What are the most annoying habits on airplanes? A series of seat recline skirmishes has passengers talking about the aggravations of air travel. Click through the gallery of 20 top irritants.
You folded your suit coat nicely and placed your hat in the allotted overhead space. Too bad Bin Hog just mangled it all while shoving his suitcase, stroller and shopping bags into a space meant for one personal item.
Airplane movies: the opiate of the flying masses. Except when your hyperactive neighbor takes 30 minutes to decide between "Grown Ups 2" or something a little less cerebral. Such behavior earns "passengers who take too long to pick a movie" the number 19 spot on our "most annoying" list.
Coming in at spot 18 -- compulsive leg-shaking. The fidgety leg-shaker isn't all that common, but still annoying when encountered at altitude.
Annoying behavior number 17? Boarding ahead of group number. Most airlines have a system for getting hundreds of passengers aboard in the least amount of time. That's why we schlep on as part of Group A or B or C. Just because you drew the short straw on this one doesn't give you the right to pretend to be dyslexic.
What's more annoying than people rushing to board the plane? Babies crying. Are we really blaming babies for doing what babies do naturally? Sure, as long as they're your kids, and not ours.
I'd learn some bladder control if I was in the window seat," runs the unspoken complaint. Number 15 on our list -- those who get huffy when you leave your seat. " border="0" height="360" id="articleGalleryPhoto007" width="640"/>"I'd learn some bladder control if I was in the window seat," runs the unspoken complaint. Number 15 on our list -- those who get huffy when you leave your seat.
"Hey, we just landed. ... can you hear me? ... we just landed ... I'm on the runway ... can you hear me now? ... We just landed ... " Annoying behavior number 14: Those who can't bear to wait to deplane before yacking on their cell phones.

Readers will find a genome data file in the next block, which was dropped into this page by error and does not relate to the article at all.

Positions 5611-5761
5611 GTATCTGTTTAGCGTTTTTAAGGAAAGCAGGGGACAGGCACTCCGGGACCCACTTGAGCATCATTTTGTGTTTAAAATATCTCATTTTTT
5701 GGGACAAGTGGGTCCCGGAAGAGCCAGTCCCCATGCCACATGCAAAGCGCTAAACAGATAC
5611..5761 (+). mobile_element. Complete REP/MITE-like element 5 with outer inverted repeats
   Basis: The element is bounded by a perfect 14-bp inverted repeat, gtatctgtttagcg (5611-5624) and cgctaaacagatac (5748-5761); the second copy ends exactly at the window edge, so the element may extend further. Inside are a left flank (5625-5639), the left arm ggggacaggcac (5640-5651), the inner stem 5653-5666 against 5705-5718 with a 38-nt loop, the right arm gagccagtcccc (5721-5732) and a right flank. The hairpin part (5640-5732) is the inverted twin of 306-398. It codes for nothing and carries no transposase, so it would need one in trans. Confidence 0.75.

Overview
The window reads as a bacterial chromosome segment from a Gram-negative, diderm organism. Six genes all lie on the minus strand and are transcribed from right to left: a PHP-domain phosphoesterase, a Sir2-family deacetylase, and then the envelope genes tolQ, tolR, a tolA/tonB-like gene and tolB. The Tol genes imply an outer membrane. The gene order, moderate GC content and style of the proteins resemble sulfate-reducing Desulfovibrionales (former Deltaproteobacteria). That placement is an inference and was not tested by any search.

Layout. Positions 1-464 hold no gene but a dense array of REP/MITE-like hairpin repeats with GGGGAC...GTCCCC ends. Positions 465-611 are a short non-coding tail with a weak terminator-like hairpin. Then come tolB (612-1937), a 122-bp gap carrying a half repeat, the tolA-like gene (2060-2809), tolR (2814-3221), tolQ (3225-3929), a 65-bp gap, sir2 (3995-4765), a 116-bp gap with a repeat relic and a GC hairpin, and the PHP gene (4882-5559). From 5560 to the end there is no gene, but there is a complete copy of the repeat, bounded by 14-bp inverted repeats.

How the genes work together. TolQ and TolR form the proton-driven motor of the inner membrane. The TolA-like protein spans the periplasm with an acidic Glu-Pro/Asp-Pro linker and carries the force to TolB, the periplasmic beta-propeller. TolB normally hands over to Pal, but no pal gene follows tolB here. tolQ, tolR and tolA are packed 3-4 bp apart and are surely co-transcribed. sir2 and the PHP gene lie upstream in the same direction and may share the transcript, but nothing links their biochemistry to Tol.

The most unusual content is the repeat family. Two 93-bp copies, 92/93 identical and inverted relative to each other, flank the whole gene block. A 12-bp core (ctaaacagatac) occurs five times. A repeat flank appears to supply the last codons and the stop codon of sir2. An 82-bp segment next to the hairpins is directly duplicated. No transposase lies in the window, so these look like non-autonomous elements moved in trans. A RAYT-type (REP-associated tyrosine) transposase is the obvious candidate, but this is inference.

We get it -- airlines have cut back on food service, forcing us all to bring our own snacks and meals onboard. But did you really have to clean out the back of your refrigerator? Bringing aboard stinky food isn't just annoying, it's gross too.
Hey, we're trying to read here. Number 12 on the rude behavior list: people who don't know how to use their inside voices on planes.
Coming in at number 11 -- elbow wars. Do you often find yourself elbowing someone else's arm off what should be a shared space? That's armrest hegemony. And it's annoying.
Praise God, the middle seat is empty! Til the guy next to you employs annoying behavior number 10 and lays claim to the no man's land of the middle seat with a book, coat or inflatable neck support. Or long appendage.
Thanks for sharing your globules of diseased saliva. This lonely gentleman may have the only sensible approach to dealing with those who practice annoying behavior number nine -- germ sharing.
Bleep, bloop, blorp. Funny how some of the most irritating things on the planet can be called "games." Even more irritating are people who play them, on a plane, with the sound turned on.
carry-on?" Annoying behavior number seven: Wielding huge suitcases as carry-ons. " border="0" height="360" id="articleGalleryPhoto0015" width="270"/>
"Sir, is that a ... carry-on?" Annoying behavior number seven: Wielding huge suitcases as carry-ons.
Here we've regressed to the time before the invention of the queue. Don't you just hate people who rush from the back of the plane in an attempt to disembark first?
really offensive picture. " border="0" height="360" id="articleGalleryPhoto0017" width="640"/>Another annoying behavior that also falls into the gross category -- cutting fingernails inflight. Toenails are also trimmed at 30,000 feet, but that would have been a really offensive picture.
"Feet nudism" is a common complaint, earning it the number 4 spot on our list. Appalling side note: people who actually go to the bathroom on the airplane in their bare feet.